Big River Crossing drew nearly 250,000 in first year, promoters say

October 18th, 2017

Commercial Appeal | Tom Charlier

Since its opening on a sunny Saturday almost exactly a year ago, the Big River Crossing has welcomed nearly 250,000 visitors who enjoyed after-work jogs, weekend bicycle rides and leisurely strolls on the boardwalk over the Mississippi River.

In advance of first-anniversary events planned for this weekend, promoters of the $18 million project released figures showing that 247,596 users had been counted on the mile-long boardwalk built on the north side of the Harahan Bridge, a 101-year-old rail span.

Eighty-five percent were pedestrians, according to figures provided by groups overseeing the project, with the remaining 15 percent bicyclists. The most popular weekday time for users was 5:30 p.m., while 2:30 p.m. was the busiest time on weekends. Monthly visitation peaked at more than 35,000 last November and hovered in the 20,000-25,000 range from June through September.

“The proven success of Big River Crossing represents a catalyst for the continued advancement of our riverfront—'ours' being both Memphis’ and Arkansas’,” Dow McVean, a project official with the Big River Strategic Initiative, said in a prepared statement. The Big River group is a limited liability corporation overseeing the boardwalk and other projects.

Built on one of two cantilevered decks that for decades accommodated "carriageways" carrying cars and trucks over the river, the 10-foot-wide boardwalk is the nation’s longest active bike-pedestrian rail bridge and the longest public pedestrian bridge across the Mississippi.

More than 100,000 light-emitting diode (LED) lights bracketing the structure allow for multicolored displays commemorating holidays and special events.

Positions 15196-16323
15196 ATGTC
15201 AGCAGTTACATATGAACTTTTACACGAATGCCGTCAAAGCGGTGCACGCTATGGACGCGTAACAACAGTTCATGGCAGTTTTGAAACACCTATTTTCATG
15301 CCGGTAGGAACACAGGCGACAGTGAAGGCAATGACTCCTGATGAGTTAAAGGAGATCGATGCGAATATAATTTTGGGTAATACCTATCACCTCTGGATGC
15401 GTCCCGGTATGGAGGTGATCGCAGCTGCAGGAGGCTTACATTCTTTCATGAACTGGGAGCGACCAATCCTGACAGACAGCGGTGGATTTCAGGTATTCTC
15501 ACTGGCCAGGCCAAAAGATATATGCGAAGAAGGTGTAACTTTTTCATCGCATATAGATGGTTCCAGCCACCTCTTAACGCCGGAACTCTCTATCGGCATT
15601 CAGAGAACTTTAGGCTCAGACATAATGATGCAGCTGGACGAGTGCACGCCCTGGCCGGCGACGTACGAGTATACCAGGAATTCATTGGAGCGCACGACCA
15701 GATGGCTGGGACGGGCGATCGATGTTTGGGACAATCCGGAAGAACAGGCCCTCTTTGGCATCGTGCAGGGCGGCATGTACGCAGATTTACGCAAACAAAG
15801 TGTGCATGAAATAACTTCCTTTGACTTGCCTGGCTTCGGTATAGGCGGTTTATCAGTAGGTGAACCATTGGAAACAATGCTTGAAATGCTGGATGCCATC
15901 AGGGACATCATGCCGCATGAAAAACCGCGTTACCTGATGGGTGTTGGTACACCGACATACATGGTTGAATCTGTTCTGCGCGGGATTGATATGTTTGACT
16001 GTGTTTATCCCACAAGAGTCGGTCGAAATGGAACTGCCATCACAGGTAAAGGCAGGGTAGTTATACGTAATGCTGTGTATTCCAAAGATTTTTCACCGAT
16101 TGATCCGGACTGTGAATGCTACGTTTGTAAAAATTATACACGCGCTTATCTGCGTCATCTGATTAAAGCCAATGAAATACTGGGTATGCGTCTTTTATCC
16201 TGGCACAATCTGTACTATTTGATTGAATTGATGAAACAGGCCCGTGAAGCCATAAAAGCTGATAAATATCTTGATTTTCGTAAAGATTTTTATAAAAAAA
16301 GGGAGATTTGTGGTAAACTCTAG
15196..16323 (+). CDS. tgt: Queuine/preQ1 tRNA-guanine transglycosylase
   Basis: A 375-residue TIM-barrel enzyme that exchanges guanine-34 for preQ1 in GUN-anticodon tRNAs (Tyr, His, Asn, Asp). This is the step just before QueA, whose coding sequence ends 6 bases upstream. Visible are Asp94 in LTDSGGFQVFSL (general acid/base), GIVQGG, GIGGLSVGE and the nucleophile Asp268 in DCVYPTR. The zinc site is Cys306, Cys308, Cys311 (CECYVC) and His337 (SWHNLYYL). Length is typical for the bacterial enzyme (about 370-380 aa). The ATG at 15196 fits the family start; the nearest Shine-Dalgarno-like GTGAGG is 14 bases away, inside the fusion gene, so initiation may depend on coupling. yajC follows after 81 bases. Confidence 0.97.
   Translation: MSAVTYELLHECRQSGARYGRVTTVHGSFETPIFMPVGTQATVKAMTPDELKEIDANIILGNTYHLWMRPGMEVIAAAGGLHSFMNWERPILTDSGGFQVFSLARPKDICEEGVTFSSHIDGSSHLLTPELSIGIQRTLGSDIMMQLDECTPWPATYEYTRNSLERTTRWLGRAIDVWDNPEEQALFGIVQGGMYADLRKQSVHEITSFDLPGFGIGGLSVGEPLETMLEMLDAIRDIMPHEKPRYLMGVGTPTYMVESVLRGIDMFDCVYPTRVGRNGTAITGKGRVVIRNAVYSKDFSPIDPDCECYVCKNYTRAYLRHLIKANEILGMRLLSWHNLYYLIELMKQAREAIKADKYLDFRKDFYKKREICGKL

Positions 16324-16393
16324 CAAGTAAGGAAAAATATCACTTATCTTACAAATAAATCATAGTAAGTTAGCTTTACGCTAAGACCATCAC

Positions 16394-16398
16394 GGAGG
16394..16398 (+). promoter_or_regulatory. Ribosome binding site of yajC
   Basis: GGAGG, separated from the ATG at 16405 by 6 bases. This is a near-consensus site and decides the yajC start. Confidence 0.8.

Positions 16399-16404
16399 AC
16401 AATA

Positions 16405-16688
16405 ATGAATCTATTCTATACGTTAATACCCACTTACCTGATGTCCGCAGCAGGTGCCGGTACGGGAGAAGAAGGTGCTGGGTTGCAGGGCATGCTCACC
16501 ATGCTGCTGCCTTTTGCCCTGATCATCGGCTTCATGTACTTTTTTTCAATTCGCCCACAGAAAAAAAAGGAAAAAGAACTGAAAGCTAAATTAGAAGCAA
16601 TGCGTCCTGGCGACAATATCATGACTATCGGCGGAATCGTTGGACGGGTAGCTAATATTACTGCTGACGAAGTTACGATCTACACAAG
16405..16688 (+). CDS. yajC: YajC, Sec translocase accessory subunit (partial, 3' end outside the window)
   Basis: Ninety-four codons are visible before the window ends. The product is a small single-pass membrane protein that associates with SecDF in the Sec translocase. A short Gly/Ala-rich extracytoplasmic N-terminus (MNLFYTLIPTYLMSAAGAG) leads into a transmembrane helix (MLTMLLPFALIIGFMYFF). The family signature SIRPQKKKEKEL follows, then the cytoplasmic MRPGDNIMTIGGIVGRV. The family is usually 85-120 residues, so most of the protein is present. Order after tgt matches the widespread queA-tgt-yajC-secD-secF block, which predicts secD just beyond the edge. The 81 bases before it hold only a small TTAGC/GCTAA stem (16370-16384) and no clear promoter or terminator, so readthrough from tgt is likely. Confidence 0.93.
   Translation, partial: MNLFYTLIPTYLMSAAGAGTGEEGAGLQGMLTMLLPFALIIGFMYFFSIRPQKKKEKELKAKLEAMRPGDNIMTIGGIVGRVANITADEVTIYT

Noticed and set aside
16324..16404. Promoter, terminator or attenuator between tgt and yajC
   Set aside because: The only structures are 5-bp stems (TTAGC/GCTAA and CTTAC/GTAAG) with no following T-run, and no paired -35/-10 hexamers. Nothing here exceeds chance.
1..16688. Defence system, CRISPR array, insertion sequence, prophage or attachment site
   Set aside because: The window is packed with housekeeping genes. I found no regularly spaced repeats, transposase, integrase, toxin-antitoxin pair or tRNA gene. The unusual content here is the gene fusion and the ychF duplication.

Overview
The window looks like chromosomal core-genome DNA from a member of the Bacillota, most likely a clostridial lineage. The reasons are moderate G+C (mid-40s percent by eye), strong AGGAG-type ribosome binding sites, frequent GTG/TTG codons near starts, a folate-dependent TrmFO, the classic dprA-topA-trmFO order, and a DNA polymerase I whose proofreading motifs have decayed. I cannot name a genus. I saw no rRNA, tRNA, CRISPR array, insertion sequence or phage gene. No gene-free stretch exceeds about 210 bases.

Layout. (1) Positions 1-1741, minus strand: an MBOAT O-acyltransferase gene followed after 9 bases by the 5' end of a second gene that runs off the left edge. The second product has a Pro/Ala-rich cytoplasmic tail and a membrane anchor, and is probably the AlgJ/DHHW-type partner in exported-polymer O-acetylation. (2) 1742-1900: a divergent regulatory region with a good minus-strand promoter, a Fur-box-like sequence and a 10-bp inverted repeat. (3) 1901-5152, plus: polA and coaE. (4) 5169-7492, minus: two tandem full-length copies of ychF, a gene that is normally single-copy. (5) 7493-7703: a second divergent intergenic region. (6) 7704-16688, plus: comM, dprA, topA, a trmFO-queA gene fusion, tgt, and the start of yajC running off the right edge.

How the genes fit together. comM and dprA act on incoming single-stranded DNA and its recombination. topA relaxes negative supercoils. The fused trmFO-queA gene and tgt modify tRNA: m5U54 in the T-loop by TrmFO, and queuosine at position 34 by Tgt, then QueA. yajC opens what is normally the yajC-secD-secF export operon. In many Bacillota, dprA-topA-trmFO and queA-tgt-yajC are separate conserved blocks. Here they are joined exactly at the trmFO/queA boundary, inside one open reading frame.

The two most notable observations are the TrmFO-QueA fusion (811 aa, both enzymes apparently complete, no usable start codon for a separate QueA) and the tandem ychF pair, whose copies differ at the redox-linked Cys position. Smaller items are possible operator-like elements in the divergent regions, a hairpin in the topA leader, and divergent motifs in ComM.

It was constructed using a mix of government and private funds, with the largest chunk of money coming from a federal grant for the Main to Main Intermodal Connector, a $40 million initiative connecting the downtowns of Memphis and West Memphis.

In observance of the anniversary of the opening last Oct. 22, the project will host the Big River Crossing Half Marathon + 5K on Saturday, with proceeds benefiting the Peer Power Foundation. On Saturday and Sunday, the bridge also will transmit dynamic light shows to mark the anniversary.

The boardwalk turns a year old as another trail connecting to it on the Arkansas side of the river nears completion. The 6-mile bike-pedestrian trail is the first phase of what will be Delta Regional River Park. The path winds through farm land along the banks of the Mississippi, providing expansive views of Downtown Memphis on the other side of the river.

Although the parking lot hasn't been paved and a small section under a bridge remains incomplete, the trail will be essentially complete this weekend, said Terry Eastin, executive director of the Big River Strategic Initiative. "It's really a great new trail addition for Crittenden County and West Memphis," Eastin said. 

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When adolescents are made aware of their options, they are more likely to strive for success in all their endeavors.  Throughout the five years of my tenure with Peer Power, I have realized that this program has given me the liberty to meet and tutor at-risk youth and gain insight about their outlook on life, emotions, and feelings.  I have had the privilege of becoming involved in the lives of these students as an adult figure and watch them develop and become assets to the community.  I am afforded the pleasure of educating the youth of our community about the positive pathways of life that are available to them in their mission to become successful adults.  Because of this program, I am empowered to become a productive, global citizen in the twenty-first century.